Clinton Countian Article published in the Times on February 29, 1992
Wolf hungers for wisdom
By Lynne Thompson
(Times staff writer)
Wisdom. Truth. Freedom of speech.
Kenny Wolf has a lot on his mind, and isn't afraid to say it.
Faithful Times readers recognize Wolf's name as one who, until late last year, was a regular contributor of Letters to the Editor. His opinions on issues such as theology, politics, and philosophy appeared along side complaints about trash pickup, jail location and skateboarding.
Wolf announced in a December letter it would be his last. He had hoped others would respond to his comments, that citizens would participate in what he calls "some good old-fashioned open forum discussion on issues, the real issues.
"The people I have (spoken) to who have interesting thoughts, and yet they won't come forward with them...It's almost like I'm protesting.
"I feel like, right now, I've really had my space. I feel like I could jump in with everyone else once in a while, but I would have to see (more participation from others...)."
Wolf wonders why people take freedom of speech so lightly, or won't speak out.
"I don't know if it's a fear of (risking) their jobs, facing their friends...I don't know what it is that stops them. I've addressed that...people in the Soviet Union wouldn't understand why we don't use that freedom of speech over here. They would be covering (the editorial page) with thoughts and opinions..."
Wolf has never claimed to know it all. In fact, he admits to just the opposite.
"I earned a two-year associate degree at Ivy Tech in Kokomo. I didn't think I had the drive to go to a four-year college...the money...and the intellect to do it.
"The challenging thing to me was can a person who feels ignorant still find out what's going on? Can they still get to the truth? That's when I started to see the difference between intellect, knowledge and wisdom.
"Wisdom is not necessarily knowing the answers, but knowing who does...knowing where to get the answers."
That's what he's been doing--seeking out those with the answers. A rich source has been quotation books, words of great historical thinkers.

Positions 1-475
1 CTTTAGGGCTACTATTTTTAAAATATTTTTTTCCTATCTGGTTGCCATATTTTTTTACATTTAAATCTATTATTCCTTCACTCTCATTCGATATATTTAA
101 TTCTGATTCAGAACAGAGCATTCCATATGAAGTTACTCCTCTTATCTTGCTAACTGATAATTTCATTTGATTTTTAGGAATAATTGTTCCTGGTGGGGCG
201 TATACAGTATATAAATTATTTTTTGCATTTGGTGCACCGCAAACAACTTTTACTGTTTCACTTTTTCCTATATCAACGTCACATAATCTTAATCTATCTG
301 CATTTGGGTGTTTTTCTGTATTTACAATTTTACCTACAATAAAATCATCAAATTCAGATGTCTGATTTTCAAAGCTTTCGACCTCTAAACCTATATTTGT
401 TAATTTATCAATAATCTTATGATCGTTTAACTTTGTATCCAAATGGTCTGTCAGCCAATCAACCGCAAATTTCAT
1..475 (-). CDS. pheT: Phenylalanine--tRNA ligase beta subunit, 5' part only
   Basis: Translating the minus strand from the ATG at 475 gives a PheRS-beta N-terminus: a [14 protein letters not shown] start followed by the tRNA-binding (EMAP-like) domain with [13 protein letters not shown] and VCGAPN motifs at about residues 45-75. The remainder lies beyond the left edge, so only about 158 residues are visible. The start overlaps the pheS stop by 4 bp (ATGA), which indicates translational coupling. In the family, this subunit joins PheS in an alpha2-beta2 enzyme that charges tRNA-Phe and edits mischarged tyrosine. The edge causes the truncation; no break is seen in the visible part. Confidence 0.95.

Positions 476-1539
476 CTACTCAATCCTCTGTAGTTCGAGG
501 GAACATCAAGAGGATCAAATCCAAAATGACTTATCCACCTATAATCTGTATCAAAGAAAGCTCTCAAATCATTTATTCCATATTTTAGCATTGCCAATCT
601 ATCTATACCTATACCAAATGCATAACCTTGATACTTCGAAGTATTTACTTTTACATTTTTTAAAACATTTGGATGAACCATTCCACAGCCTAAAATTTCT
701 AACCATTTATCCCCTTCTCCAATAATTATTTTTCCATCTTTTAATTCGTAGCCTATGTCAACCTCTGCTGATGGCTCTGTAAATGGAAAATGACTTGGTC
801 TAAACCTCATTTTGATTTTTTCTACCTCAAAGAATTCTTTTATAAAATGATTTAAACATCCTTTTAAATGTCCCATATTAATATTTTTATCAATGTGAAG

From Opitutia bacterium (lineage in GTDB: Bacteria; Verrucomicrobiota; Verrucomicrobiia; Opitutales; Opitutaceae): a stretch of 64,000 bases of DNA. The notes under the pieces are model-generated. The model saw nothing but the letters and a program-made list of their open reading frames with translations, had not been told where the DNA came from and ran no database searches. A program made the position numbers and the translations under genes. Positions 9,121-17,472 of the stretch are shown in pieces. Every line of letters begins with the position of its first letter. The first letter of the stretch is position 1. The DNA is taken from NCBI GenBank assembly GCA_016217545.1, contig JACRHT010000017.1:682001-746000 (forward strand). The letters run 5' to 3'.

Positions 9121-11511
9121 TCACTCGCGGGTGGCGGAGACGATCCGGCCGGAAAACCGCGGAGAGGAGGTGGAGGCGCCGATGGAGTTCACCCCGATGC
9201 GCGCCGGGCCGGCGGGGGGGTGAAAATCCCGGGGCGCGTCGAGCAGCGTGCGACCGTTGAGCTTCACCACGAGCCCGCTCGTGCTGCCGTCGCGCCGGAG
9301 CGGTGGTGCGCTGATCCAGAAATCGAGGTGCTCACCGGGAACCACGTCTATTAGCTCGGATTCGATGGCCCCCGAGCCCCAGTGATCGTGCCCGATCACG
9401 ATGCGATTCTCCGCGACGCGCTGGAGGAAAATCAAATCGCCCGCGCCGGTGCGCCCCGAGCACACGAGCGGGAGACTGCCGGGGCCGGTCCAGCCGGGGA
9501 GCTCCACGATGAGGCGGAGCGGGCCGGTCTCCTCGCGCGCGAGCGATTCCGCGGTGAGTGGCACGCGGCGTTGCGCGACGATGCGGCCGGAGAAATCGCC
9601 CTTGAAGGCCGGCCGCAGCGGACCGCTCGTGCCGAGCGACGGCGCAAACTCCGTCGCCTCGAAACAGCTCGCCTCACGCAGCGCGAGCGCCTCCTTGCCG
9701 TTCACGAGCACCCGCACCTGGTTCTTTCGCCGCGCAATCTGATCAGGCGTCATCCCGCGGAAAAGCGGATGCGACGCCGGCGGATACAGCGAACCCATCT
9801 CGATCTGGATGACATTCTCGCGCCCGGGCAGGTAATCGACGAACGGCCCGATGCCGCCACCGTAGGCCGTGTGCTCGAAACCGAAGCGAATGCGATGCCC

He's been a good student. His conversation is seasoned liberally with quotes, sprinkled here and there to emphasize a point he is making. But his thoughts are his own, based on the wisdom he's gleaned from others.
"I found early on I could pick up something from this person or...that person... You can learn from revelation. You're accepting what you've read, but you also have empiricism and reason to think it out.
He continues to learn and share his findings with others.
"Life is about learning and teaching. Everyone should be engaged in both... We need more open discussion, those issues of opinion. That's what's going to bring us back again."
Despite his interest in politics, he has no ambition to run for office. "This was a word I looked up and thought about quite some time, because I lack ambition. (The word) in my dictionary is (defined as) 'an earnest desire for some achievement of power, fame, wealth, etc.' I wish they'd have gone on, because that doesn't satisfy me.
"My only ambition has been for wisdom, and that is to just find out what is going on.
"The sad part of what I see is people substituting prejudice or bias for wisdom, which is just an opinion formed beforehand, without full knowledge to hold that position. That's the hardest thing to do, to discuss something with someone who holds a strong prejudice. We have a pride we never want to admit we don't know the answer to something."
When Wolf isn't working as office manager at the company he works for or perusing books, he likes to spend time with his wife, Denise, and his three children. He especially likes high school basketball.
But his passion for wisdom lies close to the surface, waiting for some new tidbit to add to his own thoughts for rumination. "I'm interested in everything. I can pick up things from anybody. I listen to everybody.
"I'm just open ears. The radar's on."
--The Times Weekend Edition, Saturday, February 29, 1992
Staff photo by Ted Morris
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